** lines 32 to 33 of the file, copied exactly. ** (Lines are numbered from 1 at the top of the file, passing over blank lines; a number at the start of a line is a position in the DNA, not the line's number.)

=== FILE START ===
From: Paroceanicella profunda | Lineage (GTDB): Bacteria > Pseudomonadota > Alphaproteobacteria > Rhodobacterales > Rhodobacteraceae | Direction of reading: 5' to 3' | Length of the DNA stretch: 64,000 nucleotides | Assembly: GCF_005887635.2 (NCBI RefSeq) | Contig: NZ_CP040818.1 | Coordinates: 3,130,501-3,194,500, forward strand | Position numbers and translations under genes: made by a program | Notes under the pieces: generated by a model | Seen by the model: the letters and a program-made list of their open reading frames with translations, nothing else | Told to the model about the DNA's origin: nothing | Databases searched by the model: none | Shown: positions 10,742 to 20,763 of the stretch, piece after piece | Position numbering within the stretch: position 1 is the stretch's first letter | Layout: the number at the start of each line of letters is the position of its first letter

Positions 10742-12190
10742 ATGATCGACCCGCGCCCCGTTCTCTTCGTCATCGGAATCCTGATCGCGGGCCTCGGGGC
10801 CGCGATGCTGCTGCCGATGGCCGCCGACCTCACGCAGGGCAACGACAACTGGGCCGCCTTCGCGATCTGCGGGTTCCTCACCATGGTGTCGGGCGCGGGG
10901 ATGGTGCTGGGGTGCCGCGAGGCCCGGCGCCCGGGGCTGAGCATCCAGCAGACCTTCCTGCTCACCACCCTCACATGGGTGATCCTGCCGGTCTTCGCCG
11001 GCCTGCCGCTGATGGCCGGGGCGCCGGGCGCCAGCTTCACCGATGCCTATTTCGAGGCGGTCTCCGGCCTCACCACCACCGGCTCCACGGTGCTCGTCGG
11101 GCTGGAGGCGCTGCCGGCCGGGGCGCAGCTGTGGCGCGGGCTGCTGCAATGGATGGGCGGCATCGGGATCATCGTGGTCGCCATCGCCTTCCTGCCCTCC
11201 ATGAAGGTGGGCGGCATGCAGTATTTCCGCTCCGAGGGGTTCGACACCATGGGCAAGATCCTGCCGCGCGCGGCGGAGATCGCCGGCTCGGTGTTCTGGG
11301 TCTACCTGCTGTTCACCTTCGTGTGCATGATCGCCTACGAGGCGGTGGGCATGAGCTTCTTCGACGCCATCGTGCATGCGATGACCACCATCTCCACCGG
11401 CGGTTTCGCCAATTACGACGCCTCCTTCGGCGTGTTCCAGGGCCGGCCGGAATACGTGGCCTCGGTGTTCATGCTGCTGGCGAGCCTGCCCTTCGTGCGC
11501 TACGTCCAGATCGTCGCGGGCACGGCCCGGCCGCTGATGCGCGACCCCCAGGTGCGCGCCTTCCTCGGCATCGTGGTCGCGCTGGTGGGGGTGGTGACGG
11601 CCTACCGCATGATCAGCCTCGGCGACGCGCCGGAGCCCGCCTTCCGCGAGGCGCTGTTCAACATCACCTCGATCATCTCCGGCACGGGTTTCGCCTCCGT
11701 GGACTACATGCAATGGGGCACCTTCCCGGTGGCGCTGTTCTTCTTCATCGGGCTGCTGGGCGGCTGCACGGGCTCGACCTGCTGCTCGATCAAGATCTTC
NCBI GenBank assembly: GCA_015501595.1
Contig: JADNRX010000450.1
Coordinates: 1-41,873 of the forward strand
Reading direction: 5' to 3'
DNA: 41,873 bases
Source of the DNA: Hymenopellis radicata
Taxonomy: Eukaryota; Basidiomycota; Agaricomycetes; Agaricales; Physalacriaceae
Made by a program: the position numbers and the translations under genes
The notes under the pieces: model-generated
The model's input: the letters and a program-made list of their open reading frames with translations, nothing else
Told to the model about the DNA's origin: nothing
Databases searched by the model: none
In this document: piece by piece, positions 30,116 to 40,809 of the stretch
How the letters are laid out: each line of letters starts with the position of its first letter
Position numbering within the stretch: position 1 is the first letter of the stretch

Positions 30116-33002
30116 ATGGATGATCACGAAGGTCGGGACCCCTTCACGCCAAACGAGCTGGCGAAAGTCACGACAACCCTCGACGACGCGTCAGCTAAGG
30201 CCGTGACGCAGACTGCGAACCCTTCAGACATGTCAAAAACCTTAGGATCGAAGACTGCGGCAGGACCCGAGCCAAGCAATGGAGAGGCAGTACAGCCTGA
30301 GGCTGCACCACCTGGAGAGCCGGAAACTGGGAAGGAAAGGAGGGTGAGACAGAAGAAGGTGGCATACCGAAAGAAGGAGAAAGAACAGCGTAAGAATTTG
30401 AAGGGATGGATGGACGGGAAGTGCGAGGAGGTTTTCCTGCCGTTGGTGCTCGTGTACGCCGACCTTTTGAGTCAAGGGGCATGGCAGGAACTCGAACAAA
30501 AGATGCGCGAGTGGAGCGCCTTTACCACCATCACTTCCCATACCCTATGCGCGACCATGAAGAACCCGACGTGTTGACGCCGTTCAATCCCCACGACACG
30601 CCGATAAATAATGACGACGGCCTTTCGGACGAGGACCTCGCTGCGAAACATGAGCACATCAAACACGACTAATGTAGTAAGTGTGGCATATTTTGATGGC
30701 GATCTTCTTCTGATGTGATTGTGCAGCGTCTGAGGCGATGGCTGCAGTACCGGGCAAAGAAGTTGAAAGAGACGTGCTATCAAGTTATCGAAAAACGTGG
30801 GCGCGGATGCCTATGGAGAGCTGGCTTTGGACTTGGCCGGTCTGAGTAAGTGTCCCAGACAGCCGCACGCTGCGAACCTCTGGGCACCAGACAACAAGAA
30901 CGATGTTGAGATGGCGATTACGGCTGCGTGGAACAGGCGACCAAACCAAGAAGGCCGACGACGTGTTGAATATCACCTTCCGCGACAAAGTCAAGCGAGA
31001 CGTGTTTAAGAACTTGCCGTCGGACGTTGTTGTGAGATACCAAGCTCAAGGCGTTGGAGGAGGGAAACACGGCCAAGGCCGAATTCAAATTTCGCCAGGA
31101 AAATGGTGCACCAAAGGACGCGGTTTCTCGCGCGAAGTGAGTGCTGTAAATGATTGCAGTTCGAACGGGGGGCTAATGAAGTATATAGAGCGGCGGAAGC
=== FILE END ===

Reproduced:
30301 GGCTGCACCACCTGGAGAGCCGGAAACTGGGAAGGAAAGGAGGGTGAGACAGAAGAAGGTGGCATACCGAAAGAAGGAGAAAGAACAGCGTAAGAATTTG
30401 AAGGGATGGATGGACGGGAAGTGCGAGGAGGTTTTCCTGCCGTTGGTGCTCGTGTACGCCGACCTTTTGAGTCAAGGGGCATGGCAGGAACTCGAACAAA